The Legacy of Penn's Martin Meyerson

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Media Contact:Jeanne Leong | jleong@upenn.edu | 215-573-8151February 17, 2012

Penn President Martin Meyerson’s impact on campus is still being felt more than 30 years after his presidency.

Meyerson led the University at a time when Penn was going through many major changes, including dealing with a huge budget deficit, making upgrades to the campus grounds and modifying academic programs to complete his goal of creating “One University.”

Meyerson envisioned all Penn’s schools collaborating in teaching and research to benefit society.

John Puckett, a professor in the Graduate School of Education, has written about Meyerson’s presidency in the Journal of Planning History, as part of a series of articles and a forthcoming book in conjunction with the Penn Institute for Urban Research. Along with Mark Lloyd of the University Archives and Records Center, Puckett examined how Penn’s fifth president guided the University through the turbulent 1970s and early ‘80s.

Puckett says Meyerson’s programs for interdisciplinary education and creating one contiguous campus were ahead of its time, paving the way for other initiatives at Penn since his presidency.

“A lot of history had to play out and some of it was negative,” Puckett says, “before Penn could get focused and be in the position where it is today.” 

Some of the issues reflected what was happening across the nation, economically, socially and culturally.

Puckett says, Penn “went through racial unrest, [and] you’ve got gender issues. You’ve got crime. The budget.  It’s impinging and unsettling the campus.”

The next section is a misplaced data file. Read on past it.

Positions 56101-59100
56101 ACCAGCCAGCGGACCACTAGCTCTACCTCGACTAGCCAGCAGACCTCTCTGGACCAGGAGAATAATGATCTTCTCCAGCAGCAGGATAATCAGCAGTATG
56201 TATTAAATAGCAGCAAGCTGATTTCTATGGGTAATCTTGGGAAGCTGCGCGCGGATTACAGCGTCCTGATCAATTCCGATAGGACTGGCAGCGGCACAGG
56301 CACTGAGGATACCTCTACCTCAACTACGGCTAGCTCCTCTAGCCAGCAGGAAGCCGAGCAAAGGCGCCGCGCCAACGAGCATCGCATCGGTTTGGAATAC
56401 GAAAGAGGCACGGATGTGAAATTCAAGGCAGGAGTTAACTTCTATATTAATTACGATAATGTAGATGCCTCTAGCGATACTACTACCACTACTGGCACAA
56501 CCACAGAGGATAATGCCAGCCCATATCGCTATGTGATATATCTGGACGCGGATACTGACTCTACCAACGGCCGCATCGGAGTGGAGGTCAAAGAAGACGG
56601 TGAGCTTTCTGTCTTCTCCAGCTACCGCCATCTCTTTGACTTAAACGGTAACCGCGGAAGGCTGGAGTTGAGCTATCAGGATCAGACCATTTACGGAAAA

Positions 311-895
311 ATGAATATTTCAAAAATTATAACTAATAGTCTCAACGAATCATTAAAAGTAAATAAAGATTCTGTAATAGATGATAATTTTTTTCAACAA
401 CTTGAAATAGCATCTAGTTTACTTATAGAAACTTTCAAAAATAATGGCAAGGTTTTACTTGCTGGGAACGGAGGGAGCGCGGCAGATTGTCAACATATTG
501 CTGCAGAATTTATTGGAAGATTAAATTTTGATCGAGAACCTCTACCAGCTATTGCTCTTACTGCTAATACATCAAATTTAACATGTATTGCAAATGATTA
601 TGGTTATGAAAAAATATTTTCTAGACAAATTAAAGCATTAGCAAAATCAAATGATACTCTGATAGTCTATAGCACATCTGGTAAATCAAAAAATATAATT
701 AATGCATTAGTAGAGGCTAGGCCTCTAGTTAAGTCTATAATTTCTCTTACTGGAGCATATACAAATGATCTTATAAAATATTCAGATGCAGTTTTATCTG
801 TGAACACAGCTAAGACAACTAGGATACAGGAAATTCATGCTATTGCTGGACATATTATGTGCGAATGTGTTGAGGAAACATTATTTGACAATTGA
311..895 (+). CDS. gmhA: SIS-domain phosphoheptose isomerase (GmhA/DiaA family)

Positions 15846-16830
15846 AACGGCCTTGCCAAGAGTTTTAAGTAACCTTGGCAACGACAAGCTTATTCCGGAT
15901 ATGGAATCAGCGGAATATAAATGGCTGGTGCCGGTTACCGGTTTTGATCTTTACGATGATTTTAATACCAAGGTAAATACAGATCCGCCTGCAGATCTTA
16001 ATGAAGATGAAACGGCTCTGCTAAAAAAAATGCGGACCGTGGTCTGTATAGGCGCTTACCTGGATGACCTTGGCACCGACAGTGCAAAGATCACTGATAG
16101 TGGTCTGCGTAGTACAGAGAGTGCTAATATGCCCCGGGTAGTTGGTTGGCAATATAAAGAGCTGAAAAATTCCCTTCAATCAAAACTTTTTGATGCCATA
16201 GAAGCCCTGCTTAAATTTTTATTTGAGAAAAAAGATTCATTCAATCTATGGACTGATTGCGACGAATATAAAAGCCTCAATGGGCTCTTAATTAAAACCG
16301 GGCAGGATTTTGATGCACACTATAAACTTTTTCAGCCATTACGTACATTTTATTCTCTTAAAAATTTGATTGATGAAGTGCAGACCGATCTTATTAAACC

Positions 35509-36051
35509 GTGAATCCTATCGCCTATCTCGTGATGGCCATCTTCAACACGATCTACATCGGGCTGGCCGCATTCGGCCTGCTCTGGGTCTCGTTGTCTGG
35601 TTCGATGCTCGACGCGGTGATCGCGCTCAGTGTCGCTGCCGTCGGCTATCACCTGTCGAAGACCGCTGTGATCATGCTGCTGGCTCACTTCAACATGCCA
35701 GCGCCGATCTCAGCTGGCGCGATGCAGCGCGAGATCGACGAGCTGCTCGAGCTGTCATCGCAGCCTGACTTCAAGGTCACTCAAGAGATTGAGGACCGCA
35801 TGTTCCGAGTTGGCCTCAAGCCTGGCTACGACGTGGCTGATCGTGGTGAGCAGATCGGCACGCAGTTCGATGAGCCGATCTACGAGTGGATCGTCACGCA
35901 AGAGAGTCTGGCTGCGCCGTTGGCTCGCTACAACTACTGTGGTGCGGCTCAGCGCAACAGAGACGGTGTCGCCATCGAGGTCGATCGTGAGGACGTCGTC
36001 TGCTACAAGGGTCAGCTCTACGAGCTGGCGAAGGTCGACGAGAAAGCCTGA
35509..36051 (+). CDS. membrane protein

One of Meyerson’s biggest challenges was the task of completing the unfinished business started by his predecessor, Gaylord Harnwell, whose massive building program left the University with a nearly $5-million deficit when Meyerson took over as president in 1970.

Meyerson “had faced as least four years of crushing budget deficits that he inherited from Harnwell’s lavish spending program, which of course I don’t mean critically, but the bill came due,” Puckett says.

In what Puckett calls a brilliant strategy, Meyerson implemented his plan known as Responsibility Centered Management to help Penn reduce its deficit and at the same time continue funding research projects.

“In the early 1970s,” Puckett says, “inflation kept recurring in the decade, particularly with the oil embargoes, and the cost of fuel skyrocketed. He got the budget back into order, which I think was a pretty remarkable achievement.”

Meyerson also created the school of Faculty of Arts and Sciences from the fragmented programs and courses that were offered in several Penn colleges and schools. FAS was later renamed the School of Arts and Sciences.

Meyerson, an urban planner, is credited with landscaping the historic core of campus, creating Blanche Levy Park and transforming the campus into a picturesque, walker-friendly campus.

“The Class of 1973 bridge was completed on his watch, which crosses 38th Street,” Puckett says. “Everything is located within easy walking distance of everything.”

 

 

 

 

 

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